It’s been just over 3 years since my husband was ordained and installed at our church in Iowa. 3 years seems to be about the amount of time needed to really start putting down roots. We’re slowly making friends–or at least extremely familiar acquaintances–with people around town, becoming a bit more involved with the town happenings (we actually look forward to the town’s Independence Day festival now!), and getting a better feel for what my husband really needs to do in order to best shepherd our congregation for better or for worse. Aside from giving birth to 2 little girls since we moved, life has almost fallen into a predictable rhythm.
Or I should say, life had almost fallen into a predictable rhythm. Next week my husband starts a vacancy position at another small, LC-MS church 20 miles from our current congregation.
Now we will all pause to ponder the good Lutheran question of what does this mean?
What is a vacancy pastor?
For those of you who don’t know (which was me until some point during my husband’s seminary years), a vacancy pastor is essentially a long-term substitute pastor for a congregation who doesn’t have a called pastor of their own. The vacancy pastor leads the services, visits the shut-ins, teaches Bible studies, attends meetings, and so on, while the congregation works to call a new pastor.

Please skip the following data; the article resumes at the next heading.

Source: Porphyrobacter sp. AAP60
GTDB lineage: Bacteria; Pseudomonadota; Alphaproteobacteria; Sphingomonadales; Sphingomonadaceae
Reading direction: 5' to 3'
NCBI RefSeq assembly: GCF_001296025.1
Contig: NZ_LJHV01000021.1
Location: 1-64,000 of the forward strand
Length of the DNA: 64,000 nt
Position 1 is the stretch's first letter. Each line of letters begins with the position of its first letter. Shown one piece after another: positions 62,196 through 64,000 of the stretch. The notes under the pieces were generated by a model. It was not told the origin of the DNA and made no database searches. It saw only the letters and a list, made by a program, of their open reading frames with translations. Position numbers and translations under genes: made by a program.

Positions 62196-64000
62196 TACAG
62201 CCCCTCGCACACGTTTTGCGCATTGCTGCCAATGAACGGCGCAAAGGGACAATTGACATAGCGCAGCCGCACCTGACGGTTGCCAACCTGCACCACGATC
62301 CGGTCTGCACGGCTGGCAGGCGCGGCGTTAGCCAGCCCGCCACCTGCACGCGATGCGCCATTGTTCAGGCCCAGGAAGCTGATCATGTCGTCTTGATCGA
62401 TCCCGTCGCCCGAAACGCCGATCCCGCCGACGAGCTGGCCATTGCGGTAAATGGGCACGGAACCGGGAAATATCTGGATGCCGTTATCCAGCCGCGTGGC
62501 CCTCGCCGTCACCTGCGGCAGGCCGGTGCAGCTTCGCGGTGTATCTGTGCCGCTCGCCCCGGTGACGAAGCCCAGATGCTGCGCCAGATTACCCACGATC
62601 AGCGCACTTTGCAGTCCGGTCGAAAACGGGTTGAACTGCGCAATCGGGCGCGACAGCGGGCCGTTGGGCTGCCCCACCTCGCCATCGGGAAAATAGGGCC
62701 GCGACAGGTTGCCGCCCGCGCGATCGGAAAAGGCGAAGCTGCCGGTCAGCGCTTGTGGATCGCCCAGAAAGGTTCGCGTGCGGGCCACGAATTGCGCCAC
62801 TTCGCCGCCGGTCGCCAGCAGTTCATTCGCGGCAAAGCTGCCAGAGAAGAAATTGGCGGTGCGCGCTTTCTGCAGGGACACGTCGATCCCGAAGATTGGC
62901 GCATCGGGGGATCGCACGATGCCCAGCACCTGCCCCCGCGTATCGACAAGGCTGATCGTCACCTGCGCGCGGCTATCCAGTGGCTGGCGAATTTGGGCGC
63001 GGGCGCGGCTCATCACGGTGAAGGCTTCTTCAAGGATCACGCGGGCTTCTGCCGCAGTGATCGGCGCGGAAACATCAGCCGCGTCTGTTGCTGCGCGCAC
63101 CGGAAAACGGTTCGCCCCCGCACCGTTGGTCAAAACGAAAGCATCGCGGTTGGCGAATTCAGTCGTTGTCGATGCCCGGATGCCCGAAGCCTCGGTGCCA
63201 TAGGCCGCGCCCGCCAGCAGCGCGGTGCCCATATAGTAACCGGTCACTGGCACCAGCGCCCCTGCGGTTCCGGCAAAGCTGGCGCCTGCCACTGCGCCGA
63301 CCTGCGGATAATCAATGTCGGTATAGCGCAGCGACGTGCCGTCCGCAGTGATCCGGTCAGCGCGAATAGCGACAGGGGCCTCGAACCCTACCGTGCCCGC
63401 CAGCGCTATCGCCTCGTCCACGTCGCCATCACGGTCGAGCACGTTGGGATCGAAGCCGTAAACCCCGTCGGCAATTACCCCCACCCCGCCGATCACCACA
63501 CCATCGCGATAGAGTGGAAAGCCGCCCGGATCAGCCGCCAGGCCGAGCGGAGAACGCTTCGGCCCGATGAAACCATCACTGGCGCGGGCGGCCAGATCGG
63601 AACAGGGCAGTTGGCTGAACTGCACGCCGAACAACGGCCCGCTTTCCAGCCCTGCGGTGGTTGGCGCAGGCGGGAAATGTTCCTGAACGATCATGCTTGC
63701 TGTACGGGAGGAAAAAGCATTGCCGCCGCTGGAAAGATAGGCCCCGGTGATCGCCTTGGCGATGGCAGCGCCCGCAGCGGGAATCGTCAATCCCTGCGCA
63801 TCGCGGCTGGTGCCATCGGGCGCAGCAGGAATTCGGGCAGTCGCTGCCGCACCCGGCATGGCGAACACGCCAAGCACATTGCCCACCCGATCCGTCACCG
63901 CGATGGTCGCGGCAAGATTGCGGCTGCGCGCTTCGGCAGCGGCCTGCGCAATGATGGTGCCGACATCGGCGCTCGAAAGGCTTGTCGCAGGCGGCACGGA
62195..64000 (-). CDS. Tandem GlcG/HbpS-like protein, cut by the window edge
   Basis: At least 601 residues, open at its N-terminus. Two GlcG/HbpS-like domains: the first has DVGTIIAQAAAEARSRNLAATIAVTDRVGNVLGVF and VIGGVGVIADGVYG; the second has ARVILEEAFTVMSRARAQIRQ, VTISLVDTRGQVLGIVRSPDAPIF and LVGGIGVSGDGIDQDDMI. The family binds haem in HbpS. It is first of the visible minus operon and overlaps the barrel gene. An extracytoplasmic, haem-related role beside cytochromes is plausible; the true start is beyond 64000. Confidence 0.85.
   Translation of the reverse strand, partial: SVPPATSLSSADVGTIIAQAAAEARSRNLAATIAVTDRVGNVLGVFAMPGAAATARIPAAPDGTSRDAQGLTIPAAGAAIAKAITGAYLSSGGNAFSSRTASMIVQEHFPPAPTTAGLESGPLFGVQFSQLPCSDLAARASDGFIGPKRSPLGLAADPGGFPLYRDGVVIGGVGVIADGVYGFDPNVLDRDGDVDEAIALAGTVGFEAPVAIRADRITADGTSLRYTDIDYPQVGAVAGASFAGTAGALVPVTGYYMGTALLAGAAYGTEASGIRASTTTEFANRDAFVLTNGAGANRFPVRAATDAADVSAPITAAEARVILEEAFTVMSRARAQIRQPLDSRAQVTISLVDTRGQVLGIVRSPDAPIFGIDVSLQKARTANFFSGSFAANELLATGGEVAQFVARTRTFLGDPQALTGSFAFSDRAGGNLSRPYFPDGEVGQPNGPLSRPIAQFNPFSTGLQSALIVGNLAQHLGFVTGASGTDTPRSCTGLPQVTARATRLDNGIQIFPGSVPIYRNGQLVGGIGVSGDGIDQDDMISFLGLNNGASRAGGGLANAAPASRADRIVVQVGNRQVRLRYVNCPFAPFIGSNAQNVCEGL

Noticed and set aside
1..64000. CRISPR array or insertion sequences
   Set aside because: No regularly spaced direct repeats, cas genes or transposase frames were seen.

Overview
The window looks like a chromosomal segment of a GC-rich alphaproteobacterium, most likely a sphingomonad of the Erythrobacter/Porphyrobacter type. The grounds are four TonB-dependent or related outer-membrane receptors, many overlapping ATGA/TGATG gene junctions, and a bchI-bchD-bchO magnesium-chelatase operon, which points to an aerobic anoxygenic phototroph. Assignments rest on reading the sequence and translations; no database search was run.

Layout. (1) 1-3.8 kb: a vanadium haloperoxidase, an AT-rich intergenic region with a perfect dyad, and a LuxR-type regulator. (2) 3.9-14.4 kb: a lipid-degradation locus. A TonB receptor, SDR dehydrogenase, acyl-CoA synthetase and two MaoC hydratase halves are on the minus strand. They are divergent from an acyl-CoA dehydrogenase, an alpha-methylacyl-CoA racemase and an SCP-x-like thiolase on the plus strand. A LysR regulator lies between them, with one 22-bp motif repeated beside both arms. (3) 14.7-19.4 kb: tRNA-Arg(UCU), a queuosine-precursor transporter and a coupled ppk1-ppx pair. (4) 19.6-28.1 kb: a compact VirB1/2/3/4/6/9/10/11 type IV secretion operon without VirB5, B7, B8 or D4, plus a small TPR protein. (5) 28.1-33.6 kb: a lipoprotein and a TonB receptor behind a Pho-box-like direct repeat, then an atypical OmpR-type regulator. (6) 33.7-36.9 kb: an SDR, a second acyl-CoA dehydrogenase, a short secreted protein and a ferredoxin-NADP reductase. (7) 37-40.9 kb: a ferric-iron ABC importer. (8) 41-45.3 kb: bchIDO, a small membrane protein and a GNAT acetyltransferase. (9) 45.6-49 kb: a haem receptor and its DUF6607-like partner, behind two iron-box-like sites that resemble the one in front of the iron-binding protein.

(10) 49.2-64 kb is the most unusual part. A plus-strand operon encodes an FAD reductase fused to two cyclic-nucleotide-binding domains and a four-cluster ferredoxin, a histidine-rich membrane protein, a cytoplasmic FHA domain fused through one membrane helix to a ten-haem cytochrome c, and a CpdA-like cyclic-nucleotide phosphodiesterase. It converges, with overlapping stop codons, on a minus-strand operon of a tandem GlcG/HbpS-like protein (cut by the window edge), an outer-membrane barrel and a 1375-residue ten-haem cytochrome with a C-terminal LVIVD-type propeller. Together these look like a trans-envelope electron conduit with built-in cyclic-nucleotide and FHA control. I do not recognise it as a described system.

How long does a vacancy position last?
It depends on the church. Sometimes congregation can’t really afford to call a pastor or can’t get their act together to put together call documents, and a vacancy can last for years (note: This isn’t really recommended). From my observation, a vacancy for a church actively seeking a new pastor usually last several months to a year. Calling a pastor can be a long process involving interviews, meetings, votes, etc., so it takes time.
While this congregation is wanting a new pastor sooner rather than later, they have the added complication of needing to be a dual parish with another congregation since they can’t afford a pastor for only their congregation. This means a dual parish agreement with another congregation has to be put together, which of course takes time.
How will my husband take care of 2 churches?
Vacancy pastors are picked in part of their availability. Sometimes a retired pastor will serve a vacancy, sometimes another pastor in the circuit will fill in. My husband was asked based on his proximity to this church and his schedule. Our church is on the smaller side to begin with, not to mention he currently only has a couple of shut-ins to visit, so he has more available time then some of the other pastors nearby. Of course adding another church to his workload will add more work hours to the week (not to mention travel time), but the new church is asking for about 8-12 hours of work a week from him. It’s not easy, but it is doable.
How does this affect our church?
Right now, the main effect of the vacancy means that our church service time changes from 9 a.m. to 8:30 a.m. Likewise, Sunday morning adult Bible study will be temporarily suspended since my husband has to go to the other church for a 10:30 a.m. service.